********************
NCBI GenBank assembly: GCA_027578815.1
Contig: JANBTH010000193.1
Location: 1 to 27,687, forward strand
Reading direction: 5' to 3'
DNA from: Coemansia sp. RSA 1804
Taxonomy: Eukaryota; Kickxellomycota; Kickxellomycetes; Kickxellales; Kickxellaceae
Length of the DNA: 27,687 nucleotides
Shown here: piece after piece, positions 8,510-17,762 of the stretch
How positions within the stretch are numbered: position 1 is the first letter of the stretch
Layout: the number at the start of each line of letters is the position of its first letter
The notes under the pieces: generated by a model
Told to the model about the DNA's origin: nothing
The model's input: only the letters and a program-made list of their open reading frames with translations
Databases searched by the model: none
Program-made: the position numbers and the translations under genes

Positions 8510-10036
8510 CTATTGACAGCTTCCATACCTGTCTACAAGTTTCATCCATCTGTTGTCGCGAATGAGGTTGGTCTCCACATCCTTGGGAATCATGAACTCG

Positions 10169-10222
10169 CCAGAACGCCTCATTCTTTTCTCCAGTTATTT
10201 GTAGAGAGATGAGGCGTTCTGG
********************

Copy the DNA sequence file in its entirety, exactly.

NCBI GenBank assembly: GCA_027578815.1
Contig: JANBTH010000193.1
Location: 1 to 27,687, forward strand
Reading direction: 5' to 3'
DNA from: Coemansia sp. RSA 1804
Taxonomy: Eukaryota; Kickxellomycota; Kickxellomycetes; Kickxellales; Kickxellaceae
Length of the DNA: 27,687 nucleotides
Shown here: piece after piece, positions 8,510-17,762 of the stretch
How positions within the stretch are numbered: position 1 is the first letter of the stretch
Layout: the number at the start of each line of letters is the position of its first letter
The notes under the pieces: generated by a model
Told to the model about the DNA's origin: nothing
The model's input: only the letters and a program-made list of their open reading frames with translations
Databases searched by the model: none
Program-made: the position numbers and the translations under genes

Positions 8510-10036
8510 CTATTGACAGCTTCCATACCTGTCTACAAGTTTCATCCATCTGTTGTCGCGAATGAGGTTGGTCTCCACATCCTTGGGAATCATGAACTCG

Positions 10169-10222
10169 CCAGAACGCCTCATTCTTTTCTCCAGTTATTT
10201 GTAGAGAGATGAGGCGTTCTGG